who have worked on these issues for decades. And  we'll work on them for many to come. Thank you. Thank you very much, Brigitte. It's really good  to hear about Google's work in this area and,   and, and how this connects with broader public  health efforts. We've had a number of interesting   questions come in and I wanna start with a  first question to Manisha. I think that we   have all watched with dread as the surge  of COVID-19 ran through India recently   contributing to as much as a, to a couple  of million deaths. So first I'd like to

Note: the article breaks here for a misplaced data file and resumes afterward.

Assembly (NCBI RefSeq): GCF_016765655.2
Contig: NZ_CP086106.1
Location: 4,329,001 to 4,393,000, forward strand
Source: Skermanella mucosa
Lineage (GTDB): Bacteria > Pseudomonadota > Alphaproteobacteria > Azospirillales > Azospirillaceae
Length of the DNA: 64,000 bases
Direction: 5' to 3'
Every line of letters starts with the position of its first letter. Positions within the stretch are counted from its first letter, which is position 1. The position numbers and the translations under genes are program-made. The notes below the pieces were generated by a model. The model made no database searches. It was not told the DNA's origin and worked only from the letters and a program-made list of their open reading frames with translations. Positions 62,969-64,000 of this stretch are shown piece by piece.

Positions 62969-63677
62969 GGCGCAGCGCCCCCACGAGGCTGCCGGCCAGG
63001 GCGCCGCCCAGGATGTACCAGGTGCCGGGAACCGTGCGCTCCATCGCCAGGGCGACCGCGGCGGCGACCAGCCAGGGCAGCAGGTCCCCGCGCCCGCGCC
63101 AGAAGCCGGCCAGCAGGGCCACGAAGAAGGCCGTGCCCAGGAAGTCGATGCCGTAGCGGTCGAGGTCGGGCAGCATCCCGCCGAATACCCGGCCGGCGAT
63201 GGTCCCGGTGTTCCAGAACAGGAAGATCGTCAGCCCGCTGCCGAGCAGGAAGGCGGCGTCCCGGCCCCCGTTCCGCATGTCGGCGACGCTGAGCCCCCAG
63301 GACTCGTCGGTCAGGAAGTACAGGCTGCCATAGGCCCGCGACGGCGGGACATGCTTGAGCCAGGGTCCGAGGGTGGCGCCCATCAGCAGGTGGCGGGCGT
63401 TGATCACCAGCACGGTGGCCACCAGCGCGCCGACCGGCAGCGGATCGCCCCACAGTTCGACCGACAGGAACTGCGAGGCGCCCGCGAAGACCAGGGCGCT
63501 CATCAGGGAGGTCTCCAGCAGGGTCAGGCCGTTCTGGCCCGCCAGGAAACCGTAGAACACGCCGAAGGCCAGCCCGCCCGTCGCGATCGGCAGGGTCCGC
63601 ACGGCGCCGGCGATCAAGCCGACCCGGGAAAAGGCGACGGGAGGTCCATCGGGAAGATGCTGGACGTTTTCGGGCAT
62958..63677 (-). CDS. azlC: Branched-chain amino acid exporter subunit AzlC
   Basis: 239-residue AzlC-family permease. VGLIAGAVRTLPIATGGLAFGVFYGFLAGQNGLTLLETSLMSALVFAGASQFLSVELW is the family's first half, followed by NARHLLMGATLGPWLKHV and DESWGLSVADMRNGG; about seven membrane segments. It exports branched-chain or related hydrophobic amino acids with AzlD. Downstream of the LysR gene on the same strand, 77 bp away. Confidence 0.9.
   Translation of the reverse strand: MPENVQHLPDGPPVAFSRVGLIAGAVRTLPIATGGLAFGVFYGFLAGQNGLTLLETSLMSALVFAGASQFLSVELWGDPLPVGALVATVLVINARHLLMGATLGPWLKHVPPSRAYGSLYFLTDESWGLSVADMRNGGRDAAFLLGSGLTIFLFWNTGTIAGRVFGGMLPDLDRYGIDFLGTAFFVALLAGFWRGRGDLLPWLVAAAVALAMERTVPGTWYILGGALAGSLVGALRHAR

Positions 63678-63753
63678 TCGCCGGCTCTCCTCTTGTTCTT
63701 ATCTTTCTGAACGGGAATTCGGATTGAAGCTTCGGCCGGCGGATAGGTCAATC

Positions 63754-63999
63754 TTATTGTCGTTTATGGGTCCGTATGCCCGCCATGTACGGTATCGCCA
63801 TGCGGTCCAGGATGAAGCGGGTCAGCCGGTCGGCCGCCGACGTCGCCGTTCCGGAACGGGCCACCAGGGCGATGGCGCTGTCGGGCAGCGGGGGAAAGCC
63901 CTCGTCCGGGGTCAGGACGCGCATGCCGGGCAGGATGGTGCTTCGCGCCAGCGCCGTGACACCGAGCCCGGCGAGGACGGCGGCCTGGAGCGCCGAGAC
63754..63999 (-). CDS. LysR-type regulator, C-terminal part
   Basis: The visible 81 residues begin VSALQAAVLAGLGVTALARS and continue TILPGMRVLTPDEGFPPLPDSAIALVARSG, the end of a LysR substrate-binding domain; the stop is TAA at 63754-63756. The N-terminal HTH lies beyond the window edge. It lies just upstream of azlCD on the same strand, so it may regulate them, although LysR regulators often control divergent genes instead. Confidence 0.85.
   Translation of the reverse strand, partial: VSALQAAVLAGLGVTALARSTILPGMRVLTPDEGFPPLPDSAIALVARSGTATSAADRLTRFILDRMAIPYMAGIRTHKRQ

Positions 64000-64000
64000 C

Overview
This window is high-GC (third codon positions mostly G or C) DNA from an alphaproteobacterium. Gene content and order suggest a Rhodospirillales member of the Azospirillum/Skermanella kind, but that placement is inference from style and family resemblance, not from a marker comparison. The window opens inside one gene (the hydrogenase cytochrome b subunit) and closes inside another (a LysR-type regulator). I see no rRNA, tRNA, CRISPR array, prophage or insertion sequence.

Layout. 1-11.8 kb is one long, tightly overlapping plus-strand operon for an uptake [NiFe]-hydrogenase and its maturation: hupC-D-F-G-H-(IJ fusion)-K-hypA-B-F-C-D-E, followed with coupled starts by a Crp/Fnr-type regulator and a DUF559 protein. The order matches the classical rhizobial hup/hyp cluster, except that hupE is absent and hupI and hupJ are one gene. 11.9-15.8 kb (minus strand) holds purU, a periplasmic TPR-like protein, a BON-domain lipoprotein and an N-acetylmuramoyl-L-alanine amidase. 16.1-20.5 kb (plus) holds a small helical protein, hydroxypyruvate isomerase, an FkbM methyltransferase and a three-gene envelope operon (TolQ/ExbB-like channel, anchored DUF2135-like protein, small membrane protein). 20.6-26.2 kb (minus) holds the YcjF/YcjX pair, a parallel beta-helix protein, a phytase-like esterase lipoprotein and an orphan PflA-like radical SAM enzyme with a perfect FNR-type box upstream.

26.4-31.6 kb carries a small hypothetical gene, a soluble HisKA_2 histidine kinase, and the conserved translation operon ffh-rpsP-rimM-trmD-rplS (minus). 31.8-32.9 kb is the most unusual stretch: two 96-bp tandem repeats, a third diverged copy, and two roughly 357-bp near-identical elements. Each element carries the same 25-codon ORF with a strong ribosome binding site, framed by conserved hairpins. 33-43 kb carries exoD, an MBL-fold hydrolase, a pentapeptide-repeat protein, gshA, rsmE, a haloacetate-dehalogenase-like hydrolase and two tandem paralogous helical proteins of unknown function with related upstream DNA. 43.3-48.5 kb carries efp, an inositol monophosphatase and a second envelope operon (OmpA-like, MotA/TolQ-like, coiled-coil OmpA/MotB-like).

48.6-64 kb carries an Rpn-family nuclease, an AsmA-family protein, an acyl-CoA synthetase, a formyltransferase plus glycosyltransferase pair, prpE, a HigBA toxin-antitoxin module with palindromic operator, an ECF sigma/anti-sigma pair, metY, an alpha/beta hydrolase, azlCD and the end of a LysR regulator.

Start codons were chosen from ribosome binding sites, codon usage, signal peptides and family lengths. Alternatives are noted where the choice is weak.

ask Manisha her thoughts on how digital  technologies might be used to help manage   the crisis. And after we hear from Manisha,  perhaps Brigitte could also talk about the   perspective that Google might take in terms of  where contribution might be. So first Manisha, Thank you Steve. Yeah, I mean it was a crisis and  then, and you know, unfortunately a tragic one,   one of the challenges with COVID-19 at large India  and the world broadly is that we were flying blind   and there was limited information in terms  of transmission, community transmission,   emerging variants and availability of supplies and  critical essential supplies. So I think there were   failures, information failures across multiple  fronts. I think that the key lesson here is two,   two things. You know, there's certain things that  worked in certain things that didn't. India's